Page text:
Subscribers? Brother Matt, Nephews Cal and Seb, Paul – Quilchena on the Lake (4 Aug 2017)
Project Funkify continues:
West Coast woods are regular fodder for political discussions. Sometimes it involves negotiations with trading partners. Sometimes it involves social topics centering on high costs of real estate and allied concerns over homelessness. Here in Vancouver, the mayor’s aims of making this city the ‘greenest’ on the planet stirs an electorate with each new bike lane that is announced. So it is that a 24 hrs Vancouver columnist’s concern over costs involving the removal of one tree atop a condo tower caught a lumber trader’s attention, though it had nothing to do with NAFTA or SLA negotiations. See: Condo Tree
The cost of planting one tree (not on top of a condo building) is estimated at around $75. This means condo owners at Eugenia Place could effectively plant 7,300 trees for the price of the one they’ll be installing on their roof.
When my daughter Evie’s kindergarten class lined up Friday for Sports Day races with teams named after B.C. resource exports, we knew they were into serious learning. The team from NAFTA failed to show, but in the end we learned the lumber team won at least a participation ribbon. After the cheese pizza everyone went home happy.
It’s been said that economics is an imperfect science. So it is that sometimes even lumber market forecasts have been known to be less than perfect. In some aspects related to the woods business, accuracy can be critical – as in when you’re aiming to fall a towering Douglas Fir that’s been growing in your backyard for a century. Unfortunately due to root rot, this giant had to be removed in Langley on Thursday. We can appreciate there was little margin for error. Some days are like that. Thanks to Duke and Tracey for the video!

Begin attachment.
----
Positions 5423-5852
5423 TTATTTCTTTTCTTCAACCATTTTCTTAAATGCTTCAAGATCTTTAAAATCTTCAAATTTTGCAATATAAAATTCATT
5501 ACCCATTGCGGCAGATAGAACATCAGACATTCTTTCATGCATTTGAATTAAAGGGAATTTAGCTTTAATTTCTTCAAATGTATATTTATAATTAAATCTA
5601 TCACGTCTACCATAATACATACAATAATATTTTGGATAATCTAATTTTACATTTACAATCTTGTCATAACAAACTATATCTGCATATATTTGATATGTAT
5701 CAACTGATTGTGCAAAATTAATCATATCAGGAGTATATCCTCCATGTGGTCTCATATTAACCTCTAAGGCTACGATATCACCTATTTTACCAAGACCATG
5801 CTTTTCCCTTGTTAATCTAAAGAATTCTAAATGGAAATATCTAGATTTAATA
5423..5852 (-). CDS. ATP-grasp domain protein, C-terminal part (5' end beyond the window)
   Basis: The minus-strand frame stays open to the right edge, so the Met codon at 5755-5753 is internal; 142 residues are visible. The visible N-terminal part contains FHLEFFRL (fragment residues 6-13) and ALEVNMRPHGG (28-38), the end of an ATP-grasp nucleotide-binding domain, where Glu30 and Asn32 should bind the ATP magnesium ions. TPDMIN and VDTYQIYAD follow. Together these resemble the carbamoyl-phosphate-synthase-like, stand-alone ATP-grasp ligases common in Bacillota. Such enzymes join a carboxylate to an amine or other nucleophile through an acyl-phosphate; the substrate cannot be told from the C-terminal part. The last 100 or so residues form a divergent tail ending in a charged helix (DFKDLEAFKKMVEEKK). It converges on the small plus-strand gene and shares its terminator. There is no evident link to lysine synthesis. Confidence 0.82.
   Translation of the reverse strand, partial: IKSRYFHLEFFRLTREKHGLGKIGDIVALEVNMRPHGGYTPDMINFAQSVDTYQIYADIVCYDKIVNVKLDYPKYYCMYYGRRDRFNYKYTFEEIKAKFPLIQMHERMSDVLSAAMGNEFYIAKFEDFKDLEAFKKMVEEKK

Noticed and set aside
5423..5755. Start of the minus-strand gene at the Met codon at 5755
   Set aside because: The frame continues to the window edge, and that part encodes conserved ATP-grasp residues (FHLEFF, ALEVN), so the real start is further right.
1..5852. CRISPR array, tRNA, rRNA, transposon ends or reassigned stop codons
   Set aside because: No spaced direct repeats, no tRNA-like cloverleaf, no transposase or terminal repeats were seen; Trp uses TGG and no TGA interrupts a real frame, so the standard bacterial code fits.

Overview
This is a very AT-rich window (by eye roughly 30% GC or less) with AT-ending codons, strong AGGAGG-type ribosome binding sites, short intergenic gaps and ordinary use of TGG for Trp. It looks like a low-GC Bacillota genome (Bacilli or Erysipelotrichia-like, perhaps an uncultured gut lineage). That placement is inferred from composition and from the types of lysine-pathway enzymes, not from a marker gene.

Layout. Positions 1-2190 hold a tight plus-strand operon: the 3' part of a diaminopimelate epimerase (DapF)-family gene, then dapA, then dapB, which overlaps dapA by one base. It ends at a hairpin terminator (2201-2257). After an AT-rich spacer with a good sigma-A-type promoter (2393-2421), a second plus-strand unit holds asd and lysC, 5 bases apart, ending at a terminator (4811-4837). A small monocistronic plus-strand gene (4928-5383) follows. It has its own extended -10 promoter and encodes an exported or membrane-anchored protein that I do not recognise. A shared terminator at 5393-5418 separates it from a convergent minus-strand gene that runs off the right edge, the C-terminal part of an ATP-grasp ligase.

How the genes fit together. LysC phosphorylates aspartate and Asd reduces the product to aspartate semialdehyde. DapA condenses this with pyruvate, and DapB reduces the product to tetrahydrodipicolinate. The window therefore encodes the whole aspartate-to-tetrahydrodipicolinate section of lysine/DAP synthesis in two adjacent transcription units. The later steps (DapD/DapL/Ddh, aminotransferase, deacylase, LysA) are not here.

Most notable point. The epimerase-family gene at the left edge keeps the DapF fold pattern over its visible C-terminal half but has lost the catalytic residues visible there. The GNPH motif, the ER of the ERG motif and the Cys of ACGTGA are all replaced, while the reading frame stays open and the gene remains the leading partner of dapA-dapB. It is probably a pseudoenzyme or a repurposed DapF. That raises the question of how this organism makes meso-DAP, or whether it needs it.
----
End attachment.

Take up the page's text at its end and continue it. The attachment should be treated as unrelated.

“Tune in!” shouted Mike Foley, Certified Speaking Professional and founder of Clarity Central, keynote speaker yesterday at the Northwestern Building Products EXPO in Bloomington, Minnesota. That’s how Mike suggests we differentiate ourselves in a world where everyone is distracted, overwhelmed, overworked – and no one is present. “Tune in to your kid, your boss, your partner, your customer,” said Mike, while noting the attention span of a millennial (8 seconds) is shorter than the attention span of a goldfish (9 seconds).
In his breakfast presentation, Mike expanded on his four keys to “letting go” and “losing the junk in our trunk”: grow your comfort zone, find your balance, manage your mind, lighten your load. It was a fast-paced workshop. One memorable round table exercise quickly revealed how growth can only occur outside the comfort zone, in “the stress zone”. How to manage your mind? “Become a fine connoisseur of the present moment! Where do you live? In the past, present, or future? How does this affect your life? How would it change if you lived moment to moment?” His segment on the importance of credibility and balance – “responding skillfully” – was perhaps most relevant to many attendees engaged in lumber trading.
While Dakeryn has been an associate member of the Northwestern Lumber Association for a number of years, this was our first time attending and exhibiting at the Northwestern Building Products EXPO. Held at the DoubleTree by Hilton Hotel in Bloomington, MN, the show was tight and upbeat. Virtually every key US distributor in the region was represented. Most retail dealers in attendance acknowledged that business was ticking along – unseasonably steady for January. While the show’s slogan was A World of Opportunities, the majority of Midwest lumber dealers we spoke with openly expressed apprehension over looming cross-border trade constraints. Most-asked question: “What’s going to happen?”
Lauren Chimko, Lumber Trader
With Northwestern Lumber Association President Cody Nuernberg at the breakfast session